November 29th Community Events Photos

first_imgThe Fort St. John Legion held the Peace Country Craftman’s Sale for the third day in a row.                                                                                                                   Picture: Amber DavyMany people go to the Peace Country Craftmans Sale to do some shopping, especially with Christmas right around the corner.                                                                                    Picture: Amber Davy Fort St. John and the surrounding area has been lucky to have very nice weather during the past week.                                                                                                                Picture: Amber Davy- Advertisement –last_img read more

Science Fair today at North Peace Secondary School

first_imgFORT ST. JOHN, B.C. – North Peace Secondary School is holding a Science Fair today, Tuesday.This event is hosted by the Youth Science Canada’s Northern British Columbia region and showcases the work of aspiring young scientists, engineers, and entrepreneurs.According to Youth Science Canada, this event is in partnership with Rogers, who recently provided a $50,000 national community grant in support of this initiative.- Advertisement -Youth from grades 7 to 12 have the opportunity to present a project that focuses on an important issue in society such as health, the environment, innovation, and energy.Executive Director of Youth Science Canada, Reni Barlow, says the science fair allows students to apply their skills and knowledge to solve everyday issues.“Science fairs challenge youth to apply their STEM ( science, technology, engineering and math) skills and knowledge to solve everyday issues through projects.”Advertisement Since 1962, Youth Science Canada has committed over 50 years to support the growth and development of youth who have a passion for science, technology, engineering, and math.For more information on Youth Science Canada, you can visit Youthscience.ca.last_img read more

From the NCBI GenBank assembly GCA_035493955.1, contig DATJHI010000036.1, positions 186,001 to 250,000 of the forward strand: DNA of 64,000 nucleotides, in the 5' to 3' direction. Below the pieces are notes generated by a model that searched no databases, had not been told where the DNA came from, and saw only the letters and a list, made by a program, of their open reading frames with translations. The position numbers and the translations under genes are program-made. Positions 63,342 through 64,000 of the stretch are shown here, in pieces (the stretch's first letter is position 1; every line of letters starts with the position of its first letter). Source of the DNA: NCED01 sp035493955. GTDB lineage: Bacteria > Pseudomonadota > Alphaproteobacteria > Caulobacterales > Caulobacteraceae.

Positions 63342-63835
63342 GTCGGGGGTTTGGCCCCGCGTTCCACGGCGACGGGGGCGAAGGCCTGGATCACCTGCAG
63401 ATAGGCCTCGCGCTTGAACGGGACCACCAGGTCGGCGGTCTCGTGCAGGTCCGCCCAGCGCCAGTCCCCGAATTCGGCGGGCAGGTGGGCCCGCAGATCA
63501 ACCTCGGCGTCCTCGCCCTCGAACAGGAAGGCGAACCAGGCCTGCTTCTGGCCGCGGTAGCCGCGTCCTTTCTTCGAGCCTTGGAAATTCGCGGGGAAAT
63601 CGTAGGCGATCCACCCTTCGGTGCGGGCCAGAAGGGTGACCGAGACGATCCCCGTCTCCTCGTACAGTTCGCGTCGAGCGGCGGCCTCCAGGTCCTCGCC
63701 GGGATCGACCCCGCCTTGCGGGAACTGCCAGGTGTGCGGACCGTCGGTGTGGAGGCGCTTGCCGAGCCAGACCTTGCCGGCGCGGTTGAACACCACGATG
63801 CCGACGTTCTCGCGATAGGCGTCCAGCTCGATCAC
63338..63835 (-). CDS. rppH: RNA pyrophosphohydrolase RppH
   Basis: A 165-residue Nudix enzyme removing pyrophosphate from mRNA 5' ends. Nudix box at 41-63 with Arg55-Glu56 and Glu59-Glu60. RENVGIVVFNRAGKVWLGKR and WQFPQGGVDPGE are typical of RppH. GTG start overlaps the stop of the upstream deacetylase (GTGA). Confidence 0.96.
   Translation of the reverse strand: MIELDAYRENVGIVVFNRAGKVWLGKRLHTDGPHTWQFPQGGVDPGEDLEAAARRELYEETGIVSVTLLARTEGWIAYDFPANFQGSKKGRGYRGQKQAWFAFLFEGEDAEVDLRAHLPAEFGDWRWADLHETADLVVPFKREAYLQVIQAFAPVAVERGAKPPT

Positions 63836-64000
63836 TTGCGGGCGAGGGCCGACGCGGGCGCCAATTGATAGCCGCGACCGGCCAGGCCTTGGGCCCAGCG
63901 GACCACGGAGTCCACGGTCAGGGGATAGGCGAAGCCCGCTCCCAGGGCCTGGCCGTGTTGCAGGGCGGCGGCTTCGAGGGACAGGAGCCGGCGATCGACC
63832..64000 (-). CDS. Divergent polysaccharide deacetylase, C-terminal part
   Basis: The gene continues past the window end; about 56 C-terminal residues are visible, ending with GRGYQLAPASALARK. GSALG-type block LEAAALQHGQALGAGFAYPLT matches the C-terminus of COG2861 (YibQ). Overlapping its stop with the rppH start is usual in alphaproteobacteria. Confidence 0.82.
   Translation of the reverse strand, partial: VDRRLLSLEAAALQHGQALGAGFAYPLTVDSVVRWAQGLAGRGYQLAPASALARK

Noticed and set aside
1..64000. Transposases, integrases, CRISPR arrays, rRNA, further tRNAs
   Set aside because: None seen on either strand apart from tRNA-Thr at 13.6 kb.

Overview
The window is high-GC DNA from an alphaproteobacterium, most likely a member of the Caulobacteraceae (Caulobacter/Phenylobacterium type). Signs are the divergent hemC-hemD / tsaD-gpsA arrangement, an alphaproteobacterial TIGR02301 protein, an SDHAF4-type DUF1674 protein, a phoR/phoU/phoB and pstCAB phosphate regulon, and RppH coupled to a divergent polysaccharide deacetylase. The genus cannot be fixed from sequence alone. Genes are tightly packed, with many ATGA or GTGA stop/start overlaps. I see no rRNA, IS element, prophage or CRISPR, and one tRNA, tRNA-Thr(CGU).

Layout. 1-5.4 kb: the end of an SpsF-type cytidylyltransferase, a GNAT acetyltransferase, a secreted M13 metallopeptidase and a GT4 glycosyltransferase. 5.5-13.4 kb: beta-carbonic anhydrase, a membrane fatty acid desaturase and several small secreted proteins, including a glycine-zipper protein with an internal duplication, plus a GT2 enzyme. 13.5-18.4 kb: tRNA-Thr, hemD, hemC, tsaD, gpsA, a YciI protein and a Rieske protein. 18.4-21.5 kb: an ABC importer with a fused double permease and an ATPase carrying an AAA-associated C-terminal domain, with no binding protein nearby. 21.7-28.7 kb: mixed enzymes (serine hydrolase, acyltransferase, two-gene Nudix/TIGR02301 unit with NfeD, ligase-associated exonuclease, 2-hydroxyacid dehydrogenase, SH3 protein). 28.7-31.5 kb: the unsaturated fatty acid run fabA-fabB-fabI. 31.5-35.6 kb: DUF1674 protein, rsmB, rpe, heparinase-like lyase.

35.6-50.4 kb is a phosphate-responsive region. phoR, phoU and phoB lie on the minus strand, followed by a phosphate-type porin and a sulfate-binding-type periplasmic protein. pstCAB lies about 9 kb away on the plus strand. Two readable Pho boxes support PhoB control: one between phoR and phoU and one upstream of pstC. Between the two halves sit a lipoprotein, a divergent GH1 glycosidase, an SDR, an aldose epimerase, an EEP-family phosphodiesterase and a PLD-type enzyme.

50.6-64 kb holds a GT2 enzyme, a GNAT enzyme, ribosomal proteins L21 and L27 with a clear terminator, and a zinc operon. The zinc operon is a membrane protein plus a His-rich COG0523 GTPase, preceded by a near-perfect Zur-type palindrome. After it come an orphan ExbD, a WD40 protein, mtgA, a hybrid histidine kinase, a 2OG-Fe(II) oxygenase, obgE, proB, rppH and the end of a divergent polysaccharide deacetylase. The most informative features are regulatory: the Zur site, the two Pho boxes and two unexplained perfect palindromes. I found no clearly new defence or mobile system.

John Terry: Chelsea’s Premier League title success just the start of a new era of dominance

first_img John Terry 1 Chelsea captain John Terry insists the Blues are on the cusp of a new era of dominance after securing their first Premier League title since 2010 on Sunday.Jose Mourinho’s side wrapped up a fully deserved league crown with a typically professional 1-0 victory over Crystal Palace at Stamford Bridge, meaning they have an unassailable lead with three games left.Terry has lifted all four of Chelsea’s Premier League titles as captain and spearheaded the era of success in Mourinho’s first spell at the club, and the 34-year-old is anticipating more trophies in the coming years.“This is the start of a new group, a new era and for sure this current group are going to go on to win many more trophies for the club,” Terry told Chelsea TV.“We’ve showed great strength and character this year to come and do it.”The two Manchester clubs have enjoyed four years of superiority in England’s top flight, and Terry admitted reclaiming the title has been a difficult task after years of relative underachievement at Stamford Bridge.He said: “This is a tough trophy to win. It’s been five years since we won it. It will take a few days to sink in.“It’s been a long time. We’ve been great this season and fully deserve it. I’m absolutely delighted to get it.”last_img read more